Getting Started with Trees: Five to Spot this Summer

Explore some of the region’s beautiful trees this summer, starting with five common tree species.

A tree leaf with lobed leaves
Sessile Oak © Hans Dekker


In Britain, we have two native oaks, the Pedunculate and Sessile Oaks. Both of which can be encountered here in the North East. Oaks have distinctively lobed leaves. The Sessile Oak has a long leave stalk connecting the leaf to the twig while the Pedunculate Oak is virtually stalkless.

 In autumn, oak trees will produce acorns, which provide an important food source for mammals such as Red Squirrels. Birds such as Jays will also cache these for the cold winter months.

Did you know?
Oak trees support 2,300 species which include birds, mammals, insects, and fungi throughout its entire life.

Tree leaves that are palmate with six lobes
Horse Chestnut © Rutger Barendse

Horse Chestnut

These large trees can grow to an impressive 40 metres in height. Its spreading leaves are split into five toothed and distinctive leaflets – a leaf structure known as palmate.  

In spring, this plant bears white flowers which pollinators adore for nectar. Come autumn, these flowers will turn into chestnuts which are also known as conkers.  

Did you know?
A game, known as Conkers, has been created using Horse Chestnuts. It involves threading a string through the middle of the chestnut and taking turns striking the opponent’s chestnut until one breaks. 


A widely distributed tree found in woodlands and parks, growing up to 35 metres in height. It has broad palmate leaves with five lobes. In autumn, wings fruits sometimes known as “helicopters” are produced, spiralling in the air as they fall and disperse from the mother tree.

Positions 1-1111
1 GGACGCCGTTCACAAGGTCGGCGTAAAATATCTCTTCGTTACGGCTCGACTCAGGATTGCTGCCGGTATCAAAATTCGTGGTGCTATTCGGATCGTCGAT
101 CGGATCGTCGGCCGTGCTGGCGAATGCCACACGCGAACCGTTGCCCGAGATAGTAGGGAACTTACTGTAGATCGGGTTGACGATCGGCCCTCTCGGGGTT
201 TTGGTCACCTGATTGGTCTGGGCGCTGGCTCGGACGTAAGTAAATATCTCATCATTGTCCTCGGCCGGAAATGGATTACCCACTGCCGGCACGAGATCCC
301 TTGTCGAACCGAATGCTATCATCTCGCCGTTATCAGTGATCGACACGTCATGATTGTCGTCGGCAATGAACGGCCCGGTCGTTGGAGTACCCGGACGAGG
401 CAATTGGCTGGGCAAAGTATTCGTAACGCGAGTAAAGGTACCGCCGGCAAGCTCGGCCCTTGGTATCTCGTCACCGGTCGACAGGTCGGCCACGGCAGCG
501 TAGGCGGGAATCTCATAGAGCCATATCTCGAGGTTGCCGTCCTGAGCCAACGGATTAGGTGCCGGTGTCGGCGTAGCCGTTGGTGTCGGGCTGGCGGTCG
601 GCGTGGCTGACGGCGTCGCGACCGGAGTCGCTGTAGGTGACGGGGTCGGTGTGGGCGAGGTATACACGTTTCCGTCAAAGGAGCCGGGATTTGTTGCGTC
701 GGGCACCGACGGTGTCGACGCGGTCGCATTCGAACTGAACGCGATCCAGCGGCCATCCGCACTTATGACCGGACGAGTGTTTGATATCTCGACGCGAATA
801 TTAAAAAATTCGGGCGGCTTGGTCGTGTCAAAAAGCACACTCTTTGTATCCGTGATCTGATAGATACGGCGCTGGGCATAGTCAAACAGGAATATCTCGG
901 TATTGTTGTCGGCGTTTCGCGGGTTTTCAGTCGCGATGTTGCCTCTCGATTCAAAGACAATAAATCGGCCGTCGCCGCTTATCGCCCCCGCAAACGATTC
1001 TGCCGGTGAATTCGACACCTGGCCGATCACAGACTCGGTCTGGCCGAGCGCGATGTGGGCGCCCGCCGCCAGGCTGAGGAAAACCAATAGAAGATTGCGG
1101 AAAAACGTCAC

Its wood was commonly used for wood carving from furniture to kitchenware. Spoons were carved from Sycamore and gifted as an expression of love in the past. 

Did you know?
While there are a lot of traditions involved with the Sycamore, it is in fact a non-native species thought to be planted by the Romans or introduced in the 1500s. 

Alder © Rutger Barendse


Alder can be found growing in wetlands and the margins of water bodies. Its leaves are dark green and rounded. The leaf tip is often indented but never pointed. I winter, the buds of Alder are a lovely mauve colour. 

Male and female flowers come in the form of catkins and cones, with the female catkin becoming cone-like in winter. After rain, the brown female catkins often tint the water droplets dripping from the cone a dark brown colour from its tannin content. 

Did you know?
The roots of Alder host a nitrogen-fixing bacteria, allowing it to grow on nutrient-poor soils. 

Rowan © Luc Hoogenstein


This tree can be found along hedgerows and roadsides. Its leaves are pinnate, with up to eight serrated leaflets.  

It bears a cluster of white flowers which becomes red fruits in the winter. The fruits part particularly favoured by thrush from our native Blackbirds, Song and Mistle Thrushes, to our winter migrants, Redwings and Fieldfares. Rowans are also a particular favourite of overwintering Waxwings. 

Did you know?
Rowan is said to have the ability to ward off evil spirits and witches.  

Find out about some of the other trees you can encounter in the urban environment with NHSN Senior Naturalist, James Common, in our latest YouTube video below. 

More botany videos can be found by visiting our YouTube Channel here

Find out about how to identify some of the trees in winter here.

Ho-Yin Wong
NHSN Naturalist

Ho-Yin is a local naturalist with an passion about botany, with a focus on native orchids. In his spare time, he enjoys nature photography, using it to promote British wildlife.